State of eye health in Australia
In 2016, more than 453,000 Australians are living with vision impairment or blindness.
It is estimated that almost 85 per cent of all vision impairment will be among those aged 50 years and over and that the growing diabetes epidemic is also expected to dramatically impact Australian eye health.
Importantly, approximately 90 per cent of blindness or vision impairment is preventable or treatable.
Just five conditions are responsible for over 80 per cent of vision impairment in Australia: uncorrected refractive error, cataract, age-related macular degeneration, diabetic retinopathy and glaucoma.
The annual economic cost of vision loss in Australia is estimated to be over $16 billion but the personal and social cost is even greater.
What needs to be done?
Australia cannot afford to keep ballooning its health care costs. We have to invest in well founded, evidence-based prevention, early detection, early intervention and support measures that keep people engaged in the social and economic life of our communities.
In order to do this, eye health needs to be made a priority through policy change and funding programs that will eliminate avoidable blindness and vision impairment and aid community participation for people who are blind or vision impaired.
Vision 2020 Australia is currently working in partnership with the Australian Government and its members to progress eye health and vision care under the National Framework for Action to Promote Eye Health and Prevent Avoidable Blindness and Vision Loss, which is Australia’s response to the World Health Assembly’s resolution on the elimination of avoidable blindness and provides a strategic platform from which to move forward.
In 2014, the National Framework Implementation Plan was endorsed by the Australian Government and set out priorities for the next two years, particularly on preventing eye disease related to diabetes and establishing a strong evidence base for frontline service provision through the National Eye Health Survey.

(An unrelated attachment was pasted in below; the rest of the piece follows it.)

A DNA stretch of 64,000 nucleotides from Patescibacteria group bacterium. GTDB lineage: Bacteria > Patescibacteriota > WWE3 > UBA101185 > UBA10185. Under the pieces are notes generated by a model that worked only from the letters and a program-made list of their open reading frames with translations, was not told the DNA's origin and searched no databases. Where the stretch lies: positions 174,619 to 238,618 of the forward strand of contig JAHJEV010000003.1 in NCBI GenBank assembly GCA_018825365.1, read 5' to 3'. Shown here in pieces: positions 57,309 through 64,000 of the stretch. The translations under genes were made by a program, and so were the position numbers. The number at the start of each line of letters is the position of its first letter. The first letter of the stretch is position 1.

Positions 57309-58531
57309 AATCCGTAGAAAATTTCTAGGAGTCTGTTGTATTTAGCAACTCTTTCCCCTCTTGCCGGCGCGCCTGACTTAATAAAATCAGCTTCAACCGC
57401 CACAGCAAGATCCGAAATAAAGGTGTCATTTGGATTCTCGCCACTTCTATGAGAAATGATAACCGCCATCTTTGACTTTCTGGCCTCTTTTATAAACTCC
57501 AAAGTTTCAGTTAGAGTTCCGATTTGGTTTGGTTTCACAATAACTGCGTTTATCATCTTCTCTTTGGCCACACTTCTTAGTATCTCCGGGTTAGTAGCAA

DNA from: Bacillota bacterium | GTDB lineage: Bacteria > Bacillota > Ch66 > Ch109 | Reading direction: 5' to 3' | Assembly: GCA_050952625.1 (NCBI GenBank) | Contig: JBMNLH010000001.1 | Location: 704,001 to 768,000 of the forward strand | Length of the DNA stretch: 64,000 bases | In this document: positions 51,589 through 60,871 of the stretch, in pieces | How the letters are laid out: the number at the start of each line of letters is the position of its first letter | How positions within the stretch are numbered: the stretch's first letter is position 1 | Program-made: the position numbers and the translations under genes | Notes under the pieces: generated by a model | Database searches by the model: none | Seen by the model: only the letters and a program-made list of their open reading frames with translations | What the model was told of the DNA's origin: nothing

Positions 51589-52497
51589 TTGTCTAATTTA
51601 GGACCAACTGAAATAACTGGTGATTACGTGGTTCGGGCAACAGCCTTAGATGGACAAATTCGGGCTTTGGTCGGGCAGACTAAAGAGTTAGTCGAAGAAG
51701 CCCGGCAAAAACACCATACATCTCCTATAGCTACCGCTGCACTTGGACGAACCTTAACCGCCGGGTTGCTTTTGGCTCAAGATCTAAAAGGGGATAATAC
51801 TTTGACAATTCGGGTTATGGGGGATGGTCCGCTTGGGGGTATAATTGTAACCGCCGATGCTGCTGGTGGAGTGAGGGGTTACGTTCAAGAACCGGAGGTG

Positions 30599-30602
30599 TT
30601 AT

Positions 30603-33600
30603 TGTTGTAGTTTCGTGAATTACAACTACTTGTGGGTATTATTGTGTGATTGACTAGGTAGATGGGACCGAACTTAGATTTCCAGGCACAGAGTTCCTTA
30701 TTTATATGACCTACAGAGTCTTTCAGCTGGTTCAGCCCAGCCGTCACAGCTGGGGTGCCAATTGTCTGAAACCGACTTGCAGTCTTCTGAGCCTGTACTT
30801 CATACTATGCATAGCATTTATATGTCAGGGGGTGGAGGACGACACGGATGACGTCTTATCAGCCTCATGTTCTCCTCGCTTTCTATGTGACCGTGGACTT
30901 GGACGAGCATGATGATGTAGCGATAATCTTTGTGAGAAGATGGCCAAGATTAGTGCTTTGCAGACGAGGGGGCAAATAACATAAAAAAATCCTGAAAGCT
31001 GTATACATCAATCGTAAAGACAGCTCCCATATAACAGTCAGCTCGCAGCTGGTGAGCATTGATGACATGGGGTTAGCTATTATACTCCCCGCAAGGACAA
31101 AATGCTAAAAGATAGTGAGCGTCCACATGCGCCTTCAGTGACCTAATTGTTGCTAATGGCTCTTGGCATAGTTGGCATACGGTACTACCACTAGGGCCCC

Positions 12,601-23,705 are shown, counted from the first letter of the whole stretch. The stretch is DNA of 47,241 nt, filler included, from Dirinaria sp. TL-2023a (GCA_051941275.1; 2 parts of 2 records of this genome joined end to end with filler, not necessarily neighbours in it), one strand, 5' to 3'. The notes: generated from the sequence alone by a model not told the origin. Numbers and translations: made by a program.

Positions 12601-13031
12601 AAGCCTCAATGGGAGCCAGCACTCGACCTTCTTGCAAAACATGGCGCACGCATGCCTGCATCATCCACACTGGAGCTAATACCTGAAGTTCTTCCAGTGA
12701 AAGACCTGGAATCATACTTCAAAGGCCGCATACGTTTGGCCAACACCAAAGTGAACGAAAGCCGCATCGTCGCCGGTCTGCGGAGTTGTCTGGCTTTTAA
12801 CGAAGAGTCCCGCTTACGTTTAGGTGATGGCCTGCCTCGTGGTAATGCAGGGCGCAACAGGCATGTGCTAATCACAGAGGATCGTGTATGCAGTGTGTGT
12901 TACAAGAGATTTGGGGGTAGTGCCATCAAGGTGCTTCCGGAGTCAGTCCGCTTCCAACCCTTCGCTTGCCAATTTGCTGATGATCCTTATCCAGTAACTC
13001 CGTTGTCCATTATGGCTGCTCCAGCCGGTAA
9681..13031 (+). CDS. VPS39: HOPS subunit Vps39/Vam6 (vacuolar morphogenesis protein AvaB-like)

Work is currently underway on the National Eye Health Survey to gather data on the prevalence and causes of eye disease in Australia, which is the first nationwide study of the prevalence of eye conditions in Indigenous and non-Indigenous Australians. As Australia’s population ages the nation will see an increase in the number of people with age-related eye diseases and conditions, and being armed with accurate data will help tackle these conditions efficiently and effectively.
Making eye health a priority has significant economic and social benefits for Australia and our region. Ensuring the prevention, early detection and timely intervention of eye health conditions will reduce the impact of avoidable blindness and vision loss, particularly for at risk individuals and communities. Further, equitable access to effective and appropriate supports for people who are blind or vision imparied increases social and economic participation, providing innumerable benefits, such as improved education and employment outcomes. Overall, making eye health and vision care a priority has signficant impact on the wellbeing of individuals, through improved social and economic participation and general health and wellbeing.